The Chamber Music Society of Lincoln Center at Wigmore Hall – Brahms & Schumann and the premiere of Helen Grime’s Aviary Sketches (after Joseph Cornell)

Brahms
Sonata No.1 in E minor for Cello and Piano, Op.38
Helen Grime
Aviary Sketches (after Joseph Cornell) [co-commissioned by The Chamber Music Society of Lincoln Center, and by Wigmore Hall with the support of André Hoffmann, President of the Fondation Hoffmann: world premiere]
Brahms
Scherzo in C minor, WoO2 [from the FAE Sonata]
Schumann
Piano Quartet in E flat, Op.47

Arnaud Sussmann (violin), Matthew Lipman (viola), David Finckel (cello) & Wu Han (piano)


Reviewed by: Colin Anderson

Reviewed: 8 May, 2015
Venue: Wigmore Hall, London

Helen GrimePhotograph:  pure.royalholloway.ac.ukThis collaboration between the Chamber Music Society of Lincoln Center and Wigmore Hall opened with Brahms’s E minor Cello Sonata, a classically rigorous account vividly projected by David Finckel (ex-Emerson Quartet) through a wide variety of timbres and dynamics. In music that is easy to indulge, Finckel’s ‘in one’ interpretation of the opening Allegro non troppo (the exposition repeat made indivisible), although it might have been more yielding, was patrician in matters of style and technique, then followed by a sprightly rendition of the capricious second movement. There were a few imbalances, particularly noticeable in what is a duo-Sonata, which were down to Wu Han’s sometimes-deferential stance at the keyboard, suggesting at times music for cello with rather than and piano, but there was also an evident chemistry between the two participants (they are the co-artistic directors of the Chamber Music Society). The finale was resolute.

David Finkel & Wu HanPhotograph:  Lisa-Marie MazzuccoThere followed the first performance of Aviary Sketches by Helen Grime (born 1981), for string trio, inspired by the “assemblage” aspect of American artist, filmmaker and sculptor Joseph Cornell (1903-72). Grime came to prominence with her orchestral piece Virga, played at an LSO Workshop concert and subsequently taken up by Oliver Knussen (at the Proms) and Pierre Boulez (in Paris), and her more-recent Night Songs, and Near Midnight, have been just as impressive in terms of ideas and orchestration.

Similarly the five-movement, 15-minute Aviary Sketches compels attention. It’s an expressive and atmospheric work, the sections given pictorially, after-Cornell, titles – such as ‘Aviary (Parrot Music Box)’ and ‘Deserted Perch’ – accruing intensity and sometimes with a density that suggests Lutosławski. Aviary Sketches ranges from the restless to the fragile, and is also vividly suggestive in its varying emotional states, and requires agile responses. Arnaud Sussmann, Matthew Lipman and Finckel – the cellist occupying a central position – gave Aviary Sketches a well-prepared debut, the composer in attendance.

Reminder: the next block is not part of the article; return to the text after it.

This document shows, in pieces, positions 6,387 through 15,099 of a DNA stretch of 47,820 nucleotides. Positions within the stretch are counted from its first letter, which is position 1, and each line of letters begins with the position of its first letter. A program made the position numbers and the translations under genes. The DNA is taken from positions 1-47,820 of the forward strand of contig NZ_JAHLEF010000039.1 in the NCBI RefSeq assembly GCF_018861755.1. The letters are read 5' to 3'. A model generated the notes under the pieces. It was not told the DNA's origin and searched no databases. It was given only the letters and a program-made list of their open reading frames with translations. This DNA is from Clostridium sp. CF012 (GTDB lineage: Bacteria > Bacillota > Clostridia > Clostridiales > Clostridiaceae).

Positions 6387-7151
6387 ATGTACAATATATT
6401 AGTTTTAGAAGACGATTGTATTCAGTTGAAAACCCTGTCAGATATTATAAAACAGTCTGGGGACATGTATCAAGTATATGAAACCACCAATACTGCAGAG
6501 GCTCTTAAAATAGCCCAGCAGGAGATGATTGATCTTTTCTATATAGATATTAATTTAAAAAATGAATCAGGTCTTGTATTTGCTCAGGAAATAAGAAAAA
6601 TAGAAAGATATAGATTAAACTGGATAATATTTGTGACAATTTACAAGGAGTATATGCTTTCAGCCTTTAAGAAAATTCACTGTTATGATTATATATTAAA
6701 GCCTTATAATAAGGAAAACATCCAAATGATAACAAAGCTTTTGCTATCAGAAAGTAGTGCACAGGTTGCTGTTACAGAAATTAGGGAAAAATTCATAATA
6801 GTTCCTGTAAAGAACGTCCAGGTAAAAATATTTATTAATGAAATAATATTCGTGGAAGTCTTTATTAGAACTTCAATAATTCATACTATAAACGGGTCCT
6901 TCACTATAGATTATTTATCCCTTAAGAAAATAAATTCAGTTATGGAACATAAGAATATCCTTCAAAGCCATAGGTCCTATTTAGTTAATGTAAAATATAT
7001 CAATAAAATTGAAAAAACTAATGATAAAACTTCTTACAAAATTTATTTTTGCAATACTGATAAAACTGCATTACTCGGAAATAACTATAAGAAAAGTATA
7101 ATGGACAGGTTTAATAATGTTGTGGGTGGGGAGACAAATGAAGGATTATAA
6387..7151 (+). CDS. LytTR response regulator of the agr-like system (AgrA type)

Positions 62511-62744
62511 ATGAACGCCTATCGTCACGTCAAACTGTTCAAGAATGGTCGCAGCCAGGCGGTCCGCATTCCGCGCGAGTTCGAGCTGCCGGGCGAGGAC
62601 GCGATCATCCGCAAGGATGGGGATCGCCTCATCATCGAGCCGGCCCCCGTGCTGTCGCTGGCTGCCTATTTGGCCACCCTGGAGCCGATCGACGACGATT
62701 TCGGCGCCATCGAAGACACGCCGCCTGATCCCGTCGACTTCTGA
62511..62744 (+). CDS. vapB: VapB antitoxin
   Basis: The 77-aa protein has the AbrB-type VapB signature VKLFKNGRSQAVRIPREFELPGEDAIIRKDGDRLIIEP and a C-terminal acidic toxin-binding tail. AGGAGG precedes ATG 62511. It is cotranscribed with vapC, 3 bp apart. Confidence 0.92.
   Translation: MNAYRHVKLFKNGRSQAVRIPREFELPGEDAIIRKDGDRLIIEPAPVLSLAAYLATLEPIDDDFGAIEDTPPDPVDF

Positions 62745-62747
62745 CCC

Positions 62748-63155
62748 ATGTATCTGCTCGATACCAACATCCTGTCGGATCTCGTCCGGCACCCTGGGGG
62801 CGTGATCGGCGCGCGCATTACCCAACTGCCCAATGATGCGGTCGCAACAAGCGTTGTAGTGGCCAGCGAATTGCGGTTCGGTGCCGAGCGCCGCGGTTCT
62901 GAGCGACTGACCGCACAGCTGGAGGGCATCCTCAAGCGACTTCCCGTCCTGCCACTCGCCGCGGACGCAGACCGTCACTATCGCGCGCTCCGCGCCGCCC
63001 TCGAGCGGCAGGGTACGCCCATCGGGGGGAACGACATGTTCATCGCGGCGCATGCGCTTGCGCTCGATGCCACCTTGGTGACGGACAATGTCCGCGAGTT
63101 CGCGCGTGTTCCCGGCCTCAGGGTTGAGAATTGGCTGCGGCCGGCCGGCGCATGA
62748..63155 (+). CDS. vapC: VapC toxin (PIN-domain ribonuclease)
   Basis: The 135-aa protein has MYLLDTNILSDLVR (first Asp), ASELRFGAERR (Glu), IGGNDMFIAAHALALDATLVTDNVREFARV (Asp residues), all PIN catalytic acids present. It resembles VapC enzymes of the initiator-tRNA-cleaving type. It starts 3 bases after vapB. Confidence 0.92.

To close the recital’s first half, Sussmann released the Scherzo that Brahms contributed to the FAE Sonata (“Frei aber einsam”, free but lonely), written for Joseph Joachim – the other composers involved being Robert Schumann and Albert Dietrich – exuberant yet poised, and with Wu Han now more assertive. If Sussmann might have sustained his tone more in the highest registers when at speed, then the Trio was affectingly dreamy and poetic.

If not quite as exalted as his slightly earlier Piano Quintet, Schumann’s Piano Quartet (also in E flat) is an impressive creation, from its solemn, Beethovenian introduction – included as part of the exposition, during which various tensions are established and therefore the repeat, here observed, is essential to appreciate the composer’s innovation – to the optimistic conclusion. This rich-sounding version might have been a little lighter in touch in the scurrying Scherzo (it needs to be more Mendelssohnian), but was certainly nimble in execution, and there was no doubting the beauty of the Andante cantabile third movement, containing one of Schumann’s loveliest ideas and which searches the hearts of performers and listeners. As for the finale, it is sustained by a motif that sticks to the memory like a magnet, and which is rather like leaping stairs, upward, Schumann in positive mood and made unequivocal in this splendid collegiate reading.


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